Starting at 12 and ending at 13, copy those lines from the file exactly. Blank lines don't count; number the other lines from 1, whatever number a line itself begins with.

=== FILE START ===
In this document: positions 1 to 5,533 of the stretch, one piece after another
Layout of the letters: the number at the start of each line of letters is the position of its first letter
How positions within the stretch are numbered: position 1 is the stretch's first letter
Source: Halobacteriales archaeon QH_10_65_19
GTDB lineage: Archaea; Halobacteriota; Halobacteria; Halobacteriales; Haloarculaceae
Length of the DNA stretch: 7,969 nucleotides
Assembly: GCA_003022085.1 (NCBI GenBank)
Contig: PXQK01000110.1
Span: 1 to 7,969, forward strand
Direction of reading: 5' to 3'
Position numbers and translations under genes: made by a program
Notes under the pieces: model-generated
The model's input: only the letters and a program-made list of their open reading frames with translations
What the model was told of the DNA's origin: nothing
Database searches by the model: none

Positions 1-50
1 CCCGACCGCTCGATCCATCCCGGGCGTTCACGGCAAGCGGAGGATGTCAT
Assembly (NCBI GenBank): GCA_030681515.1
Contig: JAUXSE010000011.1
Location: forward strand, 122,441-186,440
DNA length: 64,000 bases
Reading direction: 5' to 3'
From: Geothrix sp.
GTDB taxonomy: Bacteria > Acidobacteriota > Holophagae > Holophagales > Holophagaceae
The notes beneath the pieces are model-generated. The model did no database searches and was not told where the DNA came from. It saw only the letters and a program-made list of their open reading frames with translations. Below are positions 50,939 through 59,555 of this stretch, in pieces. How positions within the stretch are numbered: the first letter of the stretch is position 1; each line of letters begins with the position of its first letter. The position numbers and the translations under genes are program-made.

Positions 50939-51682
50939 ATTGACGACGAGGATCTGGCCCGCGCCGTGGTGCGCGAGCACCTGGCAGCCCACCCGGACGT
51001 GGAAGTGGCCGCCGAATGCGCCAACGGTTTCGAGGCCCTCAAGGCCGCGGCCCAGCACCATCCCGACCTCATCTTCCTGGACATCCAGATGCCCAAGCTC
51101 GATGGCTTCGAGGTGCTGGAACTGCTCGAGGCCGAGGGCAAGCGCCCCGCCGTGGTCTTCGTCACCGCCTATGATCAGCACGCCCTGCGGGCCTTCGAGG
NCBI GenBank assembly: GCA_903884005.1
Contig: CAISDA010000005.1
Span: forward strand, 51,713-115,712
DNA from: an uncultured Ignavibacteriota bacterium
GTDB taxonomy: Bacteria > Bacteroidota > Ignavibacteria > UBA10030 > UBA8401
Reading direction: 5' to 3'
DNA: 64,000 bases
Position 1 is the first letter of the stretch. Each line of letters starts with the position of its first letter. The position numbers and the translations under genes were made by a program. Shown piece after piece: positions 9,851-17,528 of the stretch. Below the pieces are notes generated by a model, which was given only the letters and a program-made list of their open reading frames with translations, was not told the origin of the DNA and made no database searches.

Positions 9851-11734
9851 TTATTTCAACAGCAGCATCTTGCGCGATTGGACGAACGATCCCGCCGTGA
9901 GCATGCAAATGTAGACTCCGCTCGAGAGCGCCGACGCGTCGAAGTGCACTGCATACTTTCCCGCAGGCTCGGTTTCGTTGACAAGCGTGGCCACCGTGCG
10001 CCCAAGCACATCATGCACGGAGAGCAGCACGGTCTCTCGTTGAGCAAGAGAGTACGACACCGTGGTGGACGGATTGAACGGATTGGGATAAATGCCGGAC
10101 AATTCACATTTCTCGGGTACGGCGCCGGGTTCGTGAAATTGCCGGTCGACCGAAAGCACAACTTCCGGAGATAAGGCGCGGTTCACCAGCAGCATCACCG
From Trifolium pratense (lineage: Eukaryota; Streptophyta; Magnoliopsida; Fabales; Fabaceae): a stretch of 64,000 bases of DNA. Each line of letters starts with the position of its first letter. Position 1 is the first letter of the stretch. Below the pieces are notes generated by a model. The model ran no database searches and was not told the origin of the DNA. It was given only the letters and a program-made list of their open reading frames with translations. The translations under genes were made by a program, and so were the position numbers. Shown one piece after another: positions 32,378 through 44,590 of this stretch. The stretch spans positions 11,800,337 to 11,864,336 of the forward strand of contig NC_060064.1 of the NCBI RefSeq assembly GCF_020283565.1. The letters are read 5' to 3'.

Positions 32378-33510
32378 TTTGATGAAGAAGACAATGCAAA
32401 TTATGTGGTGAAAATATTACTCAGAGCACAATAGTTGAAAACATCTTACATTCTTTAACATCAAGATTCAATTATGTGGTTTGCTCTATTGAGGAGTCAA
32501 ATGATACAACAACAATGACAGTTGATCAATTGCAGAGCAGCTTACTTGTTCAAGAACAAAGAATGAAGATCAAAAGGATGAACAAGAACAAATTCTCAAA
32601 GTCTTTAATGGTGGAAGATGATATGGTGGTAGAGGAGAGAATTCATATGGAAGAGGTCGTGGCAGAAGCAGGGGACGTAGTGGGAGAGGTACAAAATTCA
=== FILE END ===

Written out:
Notes under the pieces: model-generated
The model's input: only the letters and a program-made list of their open reading frames with translations